Life

Would you stay in one of these haunted houses for a scary Halloween staycation?

Posted by
Megan Murray
Published

If you’re a hardcore Halloween fan, ditch the fancy dress parties and immersive experiences for something a little harder to stomach – a haunted house staycation. If you dare, that is…

Although we loved reading about Nearly Headless Nick in Harry Potter, we’re not sure we’d want to snuggle up to him on our next UK getaway. But then again, you could describe us as being easily scared. 

For those who consider themselves Halloween enthusiasts, so much so that they get a thrill from being frightened, October is the perfect time to take a staycation. But instead of a snuggly Scottish castle or quaint bed and breakfast, a more spooktastic option is a haunted holiday home which is guaranteed to up the ante this Halloween. 

So, with the bravery of Melissa McCarthy in Ghostbusters, we challenge you to spend the 31 of the most frightful month of the year reading ghost stories in an abandoned castle or paranormal graveyards to make this Halloween your most thrilling yet.

We’ve equipped you with everything you need, the rest is up to you.

So what are you waiting for, scaredy cat? Happy ghost-hunting…

You may also like

“How a chance encounter led me to become a professional witch”

Pluckley in Kent

Creepiest, scariest, most haunted places to visit in the UK
Creepiest, scariest, most haunted places to visit in the UK

Said to be the most haunted village in Britain, Pluckley is a particularly spooky spot to choose for a staycation. Despite its picture perfect appearances, this sleepy, little corner of Kent is known for having at least 12 resident ghosts, which in 1989 earned it a place in the Guinness Book of World Records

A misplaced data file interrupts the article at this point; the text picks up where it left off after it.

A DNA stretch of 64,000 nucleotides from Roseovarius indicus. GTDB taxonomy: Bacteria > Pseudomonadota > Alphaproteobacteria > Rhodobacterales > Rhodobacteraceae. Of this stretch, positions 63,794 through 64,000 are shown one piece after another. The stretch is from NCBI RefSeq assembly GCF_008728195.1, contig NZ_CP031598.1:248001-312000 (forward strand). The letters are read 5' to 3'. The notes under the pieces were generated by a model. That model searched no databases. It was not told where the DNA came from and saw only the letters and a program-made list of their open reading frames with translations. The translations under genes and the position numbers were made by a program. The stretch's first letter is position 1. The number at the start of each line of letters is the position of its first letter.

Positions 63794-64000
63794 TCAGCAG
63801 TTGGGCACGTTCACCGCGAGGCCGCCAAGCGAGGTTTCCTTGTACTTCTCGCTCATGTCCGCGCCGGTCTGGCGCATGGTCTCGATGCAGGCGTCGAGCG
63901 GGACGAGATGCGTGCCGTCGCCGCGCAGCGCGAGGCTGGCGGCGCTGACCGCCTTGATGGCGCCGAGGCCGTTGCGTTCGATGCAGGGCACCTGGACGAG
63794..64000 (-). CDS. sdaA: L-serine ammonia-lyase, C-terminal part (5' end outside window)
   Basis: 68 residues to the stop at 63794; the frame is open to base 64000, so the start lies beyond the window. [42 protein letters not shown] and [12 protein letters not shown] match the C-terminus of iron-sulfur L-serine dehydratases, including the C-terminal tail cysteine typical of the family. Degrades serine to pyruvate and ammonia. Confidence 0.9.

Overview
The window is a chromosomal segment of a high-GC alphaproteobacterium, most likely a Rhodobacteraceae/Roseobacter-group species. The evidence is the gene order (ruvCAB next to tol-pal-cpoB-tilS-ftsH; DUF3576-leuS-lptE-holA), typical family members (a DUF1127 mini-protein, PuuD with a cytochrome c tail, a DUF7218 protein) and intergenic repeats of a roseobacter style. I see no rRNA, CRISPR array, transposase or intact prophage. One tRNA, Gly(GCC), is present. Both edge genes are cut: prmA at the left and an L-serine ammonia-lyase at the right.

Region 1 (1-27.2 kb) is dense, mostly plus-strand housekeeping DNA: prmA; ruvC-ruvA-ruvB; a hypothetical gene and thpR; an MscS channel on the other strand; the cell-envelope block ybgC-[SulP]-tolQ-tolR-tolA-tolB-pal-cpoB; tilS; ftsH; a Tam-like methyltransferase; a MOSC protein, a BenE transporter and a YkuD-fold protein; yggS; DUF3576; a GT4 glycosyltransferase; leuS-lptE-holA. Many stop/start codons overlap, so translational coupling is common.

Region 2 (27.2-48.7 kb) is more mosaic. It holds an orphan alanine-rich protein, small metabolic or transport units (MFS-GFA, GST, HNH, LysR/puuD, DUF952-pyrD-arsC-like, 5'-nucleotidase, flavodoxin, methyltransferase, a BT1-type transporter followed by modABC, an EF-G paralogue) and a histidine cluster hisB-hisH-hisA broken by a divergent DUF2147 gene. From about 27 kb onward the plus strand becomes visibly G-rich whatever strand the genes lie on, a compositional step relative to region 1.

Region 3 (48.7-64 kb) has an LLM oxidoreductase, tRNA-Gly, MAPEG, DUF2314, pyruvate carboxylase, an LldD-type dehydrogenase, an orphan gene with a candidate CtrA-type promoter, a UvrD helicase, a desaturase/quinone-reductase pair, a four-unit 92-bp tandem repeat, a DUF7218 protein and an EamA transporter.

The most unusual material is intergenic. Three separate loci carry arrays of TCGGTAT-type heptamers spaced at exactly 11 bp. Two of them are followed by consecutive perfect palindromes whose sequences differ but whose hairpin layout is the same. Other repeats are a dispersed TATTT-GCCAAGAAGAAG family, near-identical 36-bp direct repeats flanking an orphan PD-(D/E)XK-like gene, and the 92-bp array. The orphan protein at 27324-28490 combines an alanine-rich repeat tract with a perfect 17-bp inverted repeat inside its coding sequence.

There have been reports of spectres by locals and visitors for years, but among the apparitions that come up again and again are the headmaster that was found hanging by his students and the Watercress Woman, who is said to sit on Pinnock Bridge, smoking her pipe and drinking gin.

BEFORE YOU GO:

Read the book
If you’ve got a supernatural fascination in the Garden of England, check out the Haunted Places of Kent, which regales ghostly tales from around the county including Pluckley. Not only could you learn a little more about the ghosts that are said to inhabit the village before you get there (so you know what you’re looking for) but you might even want to extend your trip once you find out about the paranormal activity in the towns nearby. 

Lancaster Castle and the surrounding moors 

Creepiest, scariest, most haunted places to visit in the UK
Creepiest, scariest, most haunted places to visit in the UK

Lancaster Castle may now be a busy tourist hotspot, flooded with families and group tours every weekend, but, hundreds of years ago, things were far more… well, far more sinister. In August 1612, in one of the most famous witches trials ever recorded, 12 women known as the Pendle Witches were accused of practicing dark magic and charged with the murder of 10 people, whom townsfolk believed they had killed with witchcraft.  

Lancaster Castle’s dungeon is where the majority of them were kept before the trial, and where one of the women died after apparently being chained to the floor and receiving brutal treatment from the guards. Once the trial was over, the women were taken to the nearby moors and hanged, and it is said that their spirits still haunt the land today.

BEFORE YOU GO:

Read the book:
A History of the Pendle Witches and Their Magic by Joyce Froome  details the events that took place in Lancashire in 1612, drawing on a plethora of sources, including books of magic and trial records to give you an insight into the history behind the Pendle Witches case. 

Oxford University 

Creepiest, scariest, most haunted places to visit in the UK
Creepiest, scariest, most haunted places to visit in the UK

With such a rich history, it’s no wonder that Oxford is the setting for more than a few haunted tales. Indeed, from the ghost of Obadiah Walker, a Catholic master of University college in the 17th century who stills paces the quad, to the library of St John’s College, where the headless ghost of Archbishop William Laud can be found kicking his detached noggin across the floor, the university almost has more ghosts than it does students.